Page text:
The cooler climate and lower population of Tasmania means that the cities are virtually free of the petrochemical smog experienced in the mainland cities and gaseous pollutants like ozone, sulfur dioxide and oxides of nitrogen are close to background levels.
Instead the major source of air pollution in Tasmania’s cities is fine airborne particles (particularly winter wood smoke from domestic wood heaters).
The concentration of airborne particles is measured using a Tapered Element Oscillating Microbalance (TEOM) or Low Volume Sampler.
Tapered Element Oscillating Microbalance
The Tapered Element Oscillating Microbalance (TEOM) is a low volume air sampler with its filter mounted on the end of a tapered quartz tube, which acts like a tuning fork whose resonant frequency is very sensitive to small changes in the mass of the filter. By making the quartz tube the frequency control element in an electronic oscillator, it is possible to continuously monitor the filter mass via the oscillation frequency.
A TEOM permits the measurements of airborne particles time scales as short as ten minutes, providing information about the variation of particle concentrations during the day and their correlation with potential sources.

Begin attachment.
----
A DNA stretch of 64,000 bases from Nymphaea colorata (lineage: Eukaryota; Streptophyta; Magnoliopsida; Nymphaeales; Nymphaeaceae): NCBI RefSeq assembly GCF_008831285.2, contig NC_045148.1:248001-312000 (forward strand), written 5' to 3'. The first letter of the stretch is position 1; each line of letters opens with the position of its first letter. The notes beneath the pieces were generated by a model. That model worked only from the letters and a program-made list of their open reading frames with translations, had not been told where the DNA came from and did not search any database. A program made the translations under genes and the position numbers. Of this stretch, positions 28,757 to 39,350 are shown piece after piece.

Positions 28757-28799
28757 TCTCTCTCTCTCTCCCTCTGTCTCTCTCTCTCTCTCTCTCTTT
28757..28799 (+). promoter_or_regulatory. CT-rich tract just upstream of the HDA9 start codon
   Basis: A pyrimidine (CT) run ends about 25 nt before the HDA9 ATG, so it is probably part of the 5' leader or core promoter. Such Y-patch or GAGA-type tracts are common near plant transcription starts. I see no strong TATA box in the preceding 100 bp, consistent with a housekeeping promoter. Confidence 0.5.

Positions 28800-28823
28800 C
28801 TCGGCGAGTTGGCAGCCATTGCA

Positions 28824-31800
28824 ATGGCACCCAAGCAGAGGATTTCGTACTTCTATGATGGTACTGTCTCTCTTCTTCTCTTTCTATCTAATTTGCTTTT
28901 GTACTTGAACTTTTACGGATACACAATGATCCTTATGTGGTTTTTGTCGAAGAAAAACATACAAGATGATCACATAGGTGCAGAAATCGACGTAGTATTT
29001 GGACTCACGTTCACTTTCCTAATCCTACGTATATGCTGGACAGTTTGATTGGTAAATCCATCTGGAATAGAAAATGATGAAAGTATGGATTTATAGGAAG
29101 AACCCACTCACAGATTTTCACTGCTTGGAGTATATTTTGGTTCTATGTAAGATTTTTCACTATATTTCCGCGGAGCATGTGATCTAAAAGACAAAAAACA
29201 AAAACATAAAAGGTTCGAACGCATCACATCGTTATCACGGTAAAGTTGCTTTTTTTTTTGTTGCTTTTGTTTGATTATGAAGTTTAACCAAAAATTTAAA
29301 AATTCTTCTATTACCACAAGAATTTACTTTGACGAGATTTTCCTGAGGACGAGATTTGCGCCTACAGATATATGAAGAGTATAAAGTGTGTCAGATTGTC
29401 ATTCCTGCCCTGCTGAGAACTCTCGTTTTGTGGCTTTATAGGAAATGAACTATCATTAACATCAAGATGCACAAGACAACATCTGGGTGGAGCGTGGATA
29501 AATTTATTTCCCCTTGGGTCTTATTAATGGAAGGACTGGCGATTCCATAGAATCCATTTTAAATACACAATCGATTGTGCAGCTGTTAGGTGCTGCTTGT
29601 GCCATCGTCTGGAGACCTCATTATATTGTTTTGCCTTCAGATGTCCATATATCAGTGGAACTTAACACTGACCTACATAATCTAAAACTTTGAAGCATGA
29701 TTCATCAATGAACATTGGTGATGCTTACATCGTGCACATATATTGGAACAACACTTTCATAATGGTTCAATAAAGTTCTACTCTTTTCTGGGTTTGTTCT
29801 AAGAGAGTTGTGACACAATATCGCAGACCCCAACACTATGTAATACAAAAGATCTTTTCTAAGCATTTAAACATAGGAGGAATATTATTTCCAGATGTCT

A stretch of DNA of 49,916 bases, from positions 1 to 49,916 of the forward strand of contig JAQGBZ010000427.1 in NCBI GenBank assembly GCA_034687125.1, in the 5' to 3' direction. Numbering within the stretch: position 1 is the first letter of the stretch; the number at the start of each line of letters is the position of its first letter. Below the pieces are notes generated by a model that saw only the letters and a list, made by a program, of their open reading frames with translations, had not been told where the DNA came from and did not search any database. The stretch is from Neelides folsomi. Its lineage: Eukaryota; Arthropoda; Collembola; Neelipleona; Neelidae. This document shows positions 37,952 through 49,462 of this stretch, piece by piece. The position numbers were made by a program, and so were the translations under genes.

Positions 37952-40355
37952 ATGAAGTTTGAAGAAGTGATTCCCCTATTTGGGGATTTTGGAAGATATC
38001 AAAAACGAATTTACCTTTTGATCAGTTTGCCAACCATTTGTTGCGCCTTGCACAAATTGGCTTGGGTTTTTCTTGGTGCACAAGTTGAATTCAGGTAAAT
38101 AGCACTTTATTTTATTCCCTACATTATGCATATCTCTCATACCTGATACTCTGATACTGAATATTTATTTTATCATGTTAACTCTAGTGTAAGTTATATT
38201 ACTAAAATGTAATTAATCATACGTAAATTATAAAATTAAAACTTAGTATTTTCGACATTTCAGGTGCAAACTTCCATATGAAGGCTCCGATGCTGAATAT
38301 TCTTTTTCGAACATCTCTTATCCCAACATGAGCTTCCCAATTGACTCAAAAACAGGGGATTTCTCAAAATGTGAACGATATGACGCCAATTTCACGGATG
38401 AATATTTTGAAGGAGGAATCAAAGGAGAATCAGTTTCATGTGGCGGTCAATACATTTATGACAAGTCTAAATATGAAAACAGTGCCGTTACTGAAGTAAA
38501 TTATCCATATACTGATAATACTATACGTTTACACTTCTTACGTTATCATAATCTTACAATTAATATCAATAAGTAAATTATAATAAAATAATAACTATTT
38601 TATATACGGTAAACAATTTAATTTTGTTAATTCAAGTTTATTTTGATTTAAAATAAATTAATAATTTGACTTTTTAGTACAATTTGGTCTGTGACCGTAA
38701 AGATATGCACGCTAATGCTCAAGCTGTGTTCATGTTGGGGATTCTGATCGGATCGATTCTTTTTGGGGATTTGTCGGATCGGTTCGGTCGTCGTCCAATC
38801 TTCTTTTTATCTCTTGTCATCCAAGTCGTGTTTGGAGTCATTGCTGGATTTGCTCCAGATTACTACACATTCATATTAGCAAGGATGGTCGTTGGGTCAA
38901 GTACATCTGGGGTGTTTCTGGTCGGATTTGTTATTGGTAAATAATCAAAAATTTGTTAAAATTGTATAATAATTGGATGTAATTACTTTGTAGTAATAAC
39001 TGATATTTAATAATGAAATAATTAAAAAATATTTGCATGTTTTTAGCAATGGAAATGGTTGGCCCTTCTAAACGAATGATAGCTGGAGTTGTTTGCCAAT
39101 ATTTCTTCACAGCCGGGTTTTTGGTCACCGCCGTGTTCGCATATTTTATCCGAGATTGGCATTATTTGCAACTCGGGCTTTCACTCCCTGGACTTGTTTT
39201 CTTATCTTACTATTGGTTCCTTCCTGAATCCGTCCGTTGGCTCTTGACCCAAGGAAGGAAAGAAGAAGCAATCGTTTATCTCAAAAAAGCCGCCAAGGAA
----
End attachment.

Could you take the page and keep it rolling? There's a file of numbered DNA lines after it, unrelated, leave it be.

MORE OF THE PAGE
To maintain the frequency stability of the instrument and prevent condensation of moisture on the filter, the TEOM element must be operated at a constant temperature above the highest ambient air temperature (in Australia, this has been set at 50°C).
PM10 particles can be measured in this way.
Low Volume Sequential Sampler
Air is drawn through a pre-weighed filter at a known rate, which collects any particles on the surface. The filter is weighed again to determine the mass of particles collected, and by dividing the mass by the total volume of air, we can calculate the concentration of the particles.
Only very small masses of particles are collected on the smaller filters, so a very sensitive balance is used, that can weigh things as small as 0.1 micrograms (one ten-millionth of a gram). The balance and the filters are kept in a room where both the temperature and the amount of moisture in the air is tightly controlled.
In Tasmania, both PM2.5 and PM10 particles are measured in this way.